Two friends sat quietly at a wooden picnic bench enjoying another day in each other's company. John Bond, 46, and Anthony Reed, 49, have been a big part of the building the homeless community has come to rely on in Clearwater.
Life wasn't always easy for the homeless duo.
“I got stabbed out here eight times. Punctured a hole in my spleen and my lung. 31 staples and 11 stitches,” said Bond. “(This place) means everything to me because if I didn’t have this, I wouldn’t have anything.”
The Refuge outreach church offered hope for Bond, Reed and many of the homeless members of the Clearwater community. The church, started by Shaun and Michele Powers in 2016, helps homeless men and women obtain ID cards and birth certificates.
“It was 30 years since the last time that I stepped on church grounds,” said Reed. “The first day I stepped out here you just had that feeling that it was home. This ground is blessed. Everyone that comes here is blessed.”
Reed spent 20 years as an executive chef but a drug habit landed him in jail. One drug led to another and eventually spice became his vice. It was easier to get than alcohol. He'd spend between $100-$150 per day on drugs to feed his habit. It led to jail time. He got out after four months and has been clean since December 2017.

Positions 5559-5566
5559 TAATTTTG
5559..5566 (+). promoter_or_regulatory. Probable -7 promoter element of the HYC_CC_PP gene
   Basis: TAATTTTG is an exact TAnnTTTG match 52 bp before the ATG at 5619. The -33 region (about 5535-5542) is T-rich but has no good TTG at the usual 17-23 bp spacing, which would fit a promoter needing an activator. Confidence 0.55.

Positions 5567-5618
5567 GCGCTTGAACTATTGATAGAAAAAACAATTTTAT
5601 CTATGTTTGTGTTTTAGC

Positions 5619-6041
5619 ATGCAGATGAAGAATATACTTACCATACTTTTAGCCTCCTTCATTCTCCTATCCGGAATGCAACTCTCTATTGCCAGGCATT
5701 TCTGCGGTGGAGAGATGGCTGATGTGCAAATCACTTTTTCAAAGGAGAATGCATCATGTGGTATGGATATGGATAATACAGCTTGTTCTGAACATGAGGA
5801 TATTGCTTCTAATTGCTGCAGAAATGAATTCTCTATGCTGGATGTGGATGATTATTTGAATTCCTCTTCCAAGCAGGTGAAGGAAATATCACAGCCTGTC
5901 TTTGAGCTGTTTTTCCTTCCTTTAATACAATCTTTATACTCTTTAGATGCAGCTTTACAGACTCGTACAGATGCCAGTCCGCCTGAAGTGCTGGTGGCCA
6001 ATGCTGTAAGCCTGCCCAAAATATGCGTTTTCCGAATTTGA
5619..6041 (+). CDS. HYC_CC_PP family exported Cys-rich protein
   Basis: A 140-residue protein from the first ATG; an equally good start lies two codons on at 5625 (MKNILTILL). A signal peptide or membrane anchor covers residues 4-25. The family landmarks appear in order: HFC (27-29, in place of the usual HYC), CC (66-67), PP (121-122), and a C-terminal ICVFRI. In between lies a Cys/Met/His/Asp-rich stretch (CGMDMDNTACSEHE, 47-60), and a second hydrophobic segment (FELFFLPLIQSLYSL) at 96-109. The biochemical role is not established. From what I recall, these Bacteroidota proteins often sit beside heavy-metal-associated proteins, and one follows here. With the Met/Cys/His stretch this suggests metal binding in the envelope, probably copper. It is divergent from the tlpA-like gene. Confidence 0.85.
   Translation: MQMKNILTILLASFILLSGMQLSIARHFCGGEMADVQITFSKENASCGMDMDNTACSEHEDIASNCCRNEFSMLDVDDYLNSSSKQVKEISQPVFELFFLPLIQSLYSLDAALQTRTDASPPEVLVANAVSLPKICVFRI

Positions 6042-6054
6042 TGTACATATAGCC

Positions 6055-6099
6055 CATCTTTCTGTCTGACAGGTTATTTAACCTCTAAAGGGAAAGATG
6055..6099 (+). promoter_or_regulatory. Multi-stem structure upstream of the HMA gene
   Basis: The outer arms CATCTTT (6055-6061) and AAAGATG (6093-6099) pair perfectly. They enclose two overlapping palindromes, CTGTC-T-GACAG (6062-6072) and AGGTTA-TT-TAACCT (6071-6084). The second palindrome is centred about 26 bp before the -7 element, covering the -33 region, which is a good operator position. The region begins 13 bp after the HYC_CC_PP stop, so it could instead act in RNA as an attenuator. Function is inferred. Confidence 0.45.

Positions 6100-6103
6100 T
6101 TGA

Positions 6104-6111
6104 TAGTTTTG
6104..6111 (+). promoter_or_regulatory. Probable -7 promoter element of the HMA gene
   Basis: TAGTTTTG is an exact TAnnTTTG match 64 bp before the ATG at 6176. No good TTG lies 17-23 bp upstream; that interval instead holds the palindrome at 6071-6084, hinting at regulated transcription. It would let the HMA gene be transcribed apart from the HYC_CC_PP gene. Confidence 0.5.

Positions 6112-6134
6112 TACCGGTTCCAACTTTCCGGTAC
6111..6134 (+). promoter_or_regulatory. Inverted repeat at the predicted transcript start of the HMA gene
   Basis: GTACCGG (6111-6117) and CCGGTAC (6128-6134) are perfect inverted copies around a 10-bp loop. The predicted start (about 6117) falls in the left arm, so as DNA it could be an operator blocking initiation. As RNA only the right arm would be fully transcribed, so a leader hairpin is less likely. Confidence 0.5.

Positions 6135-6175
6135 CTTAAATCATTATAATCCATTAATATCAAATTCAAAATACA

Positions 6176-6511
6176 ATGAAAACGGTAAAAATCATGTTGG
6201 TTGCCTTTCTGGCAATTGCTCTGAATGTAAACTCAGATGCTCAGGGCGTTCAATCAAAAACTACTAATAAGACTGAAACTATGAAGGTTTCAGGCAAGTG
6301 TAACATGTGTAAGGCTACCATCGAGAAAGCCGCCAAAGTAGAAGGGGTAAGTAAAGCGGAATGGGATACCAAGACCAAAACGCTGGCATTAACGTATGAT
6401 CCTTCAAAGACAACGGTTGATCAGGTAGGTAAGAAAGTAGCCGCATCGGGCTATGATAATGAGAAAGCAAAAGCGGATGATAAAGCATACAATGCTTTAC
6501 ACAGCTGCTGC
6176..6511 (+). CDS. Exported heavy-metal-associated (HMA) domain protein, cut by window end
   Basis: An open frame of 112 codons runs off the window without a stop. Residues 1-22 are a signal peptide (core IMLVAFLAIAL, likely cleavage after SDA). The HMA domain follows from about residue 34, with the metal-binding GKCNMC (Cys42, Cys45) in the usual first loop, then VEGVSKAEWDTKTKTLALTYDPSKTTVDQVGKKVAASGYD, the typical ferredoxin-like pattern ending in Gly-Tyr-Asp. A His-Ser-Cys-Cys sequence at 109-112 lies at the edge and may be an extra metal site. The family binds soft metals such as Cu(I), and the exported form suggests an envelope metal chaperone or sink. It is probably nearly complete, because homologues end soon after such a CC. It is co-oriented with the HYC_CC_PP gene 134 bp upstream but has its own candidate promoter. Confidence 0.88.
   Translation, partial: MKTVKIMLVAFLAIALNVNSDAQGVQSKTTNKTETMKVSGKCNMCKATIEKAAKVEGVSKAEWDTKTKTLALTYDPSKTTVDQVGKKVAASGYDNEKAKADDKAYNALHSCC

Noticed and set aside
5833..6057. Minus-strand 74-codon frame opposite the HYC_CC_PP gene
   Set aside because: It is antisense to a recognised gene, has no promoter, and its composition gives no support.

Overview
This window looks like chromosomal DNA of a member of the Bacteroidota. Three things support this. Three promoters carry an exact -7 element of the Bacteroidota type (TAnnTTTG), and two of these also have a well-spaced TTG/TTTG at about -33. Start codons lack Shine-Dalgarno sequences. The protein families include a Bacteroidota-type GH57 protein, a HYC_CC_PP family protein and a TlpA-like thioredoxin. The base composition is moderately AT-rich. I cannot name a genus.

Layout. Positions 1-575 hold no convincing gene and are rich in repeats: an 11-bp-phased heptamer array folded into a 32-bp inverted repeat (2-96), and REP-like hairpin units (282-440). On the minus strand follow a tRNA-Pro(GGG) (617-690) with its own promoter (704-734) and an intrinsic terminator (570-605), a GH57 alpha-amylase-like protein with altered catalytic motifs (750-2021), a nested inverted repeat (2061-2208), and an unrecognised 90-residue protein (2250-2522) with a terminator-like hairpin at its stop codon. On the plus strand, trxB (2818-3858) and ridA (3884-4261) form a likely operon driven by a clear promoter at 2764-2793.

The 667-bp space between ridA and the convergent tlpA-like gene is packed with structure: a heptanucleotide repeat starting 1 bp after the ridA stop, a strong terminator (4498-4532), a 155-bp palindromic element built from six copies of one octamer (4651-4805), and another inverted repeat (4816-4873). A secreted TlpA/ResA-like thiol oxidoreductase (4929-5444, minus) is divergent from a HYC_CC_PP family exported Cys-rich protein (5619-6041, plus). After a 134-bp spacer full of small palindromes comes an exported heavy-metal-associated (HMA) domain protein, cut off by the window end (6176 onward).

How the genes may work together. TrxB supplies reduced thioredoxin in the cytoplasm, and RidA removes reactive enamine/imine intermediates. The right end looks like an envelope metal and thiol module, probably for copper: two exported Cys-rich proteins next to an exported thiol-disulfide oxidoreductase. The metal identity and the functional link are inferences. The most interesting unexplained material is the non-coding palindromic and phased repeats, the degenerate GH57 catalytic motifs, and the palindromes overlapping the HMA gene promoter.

Bond scrawled "HUNGRY" on a slab of cardboard with black marker. Begging isn't what he wants to do but knows it turns results. He doesn't stand on corners and ask for handout much anymore. The Refuge has helped him, and many others, find stability through housing, jobs and food.
The Clearwater Police Department says there are 78 homeless people within city limits. Nearly half arrive daily at The Refuge. Reed and Bond were two of the men the Powers asked to assist in the cleanup for the 100-year old building.
“They’re really nice people,” said Bond. “If they take their whole life savings and open up a church for the homeless, that’s awesome.”
Now, the duo is excited about the progress they see from fellow homeless people, thanks to The Refuge.
“Where would I be? Probably another statistic and dead or in prison the rest of my life,” said Reed. “That’s where I was headed.”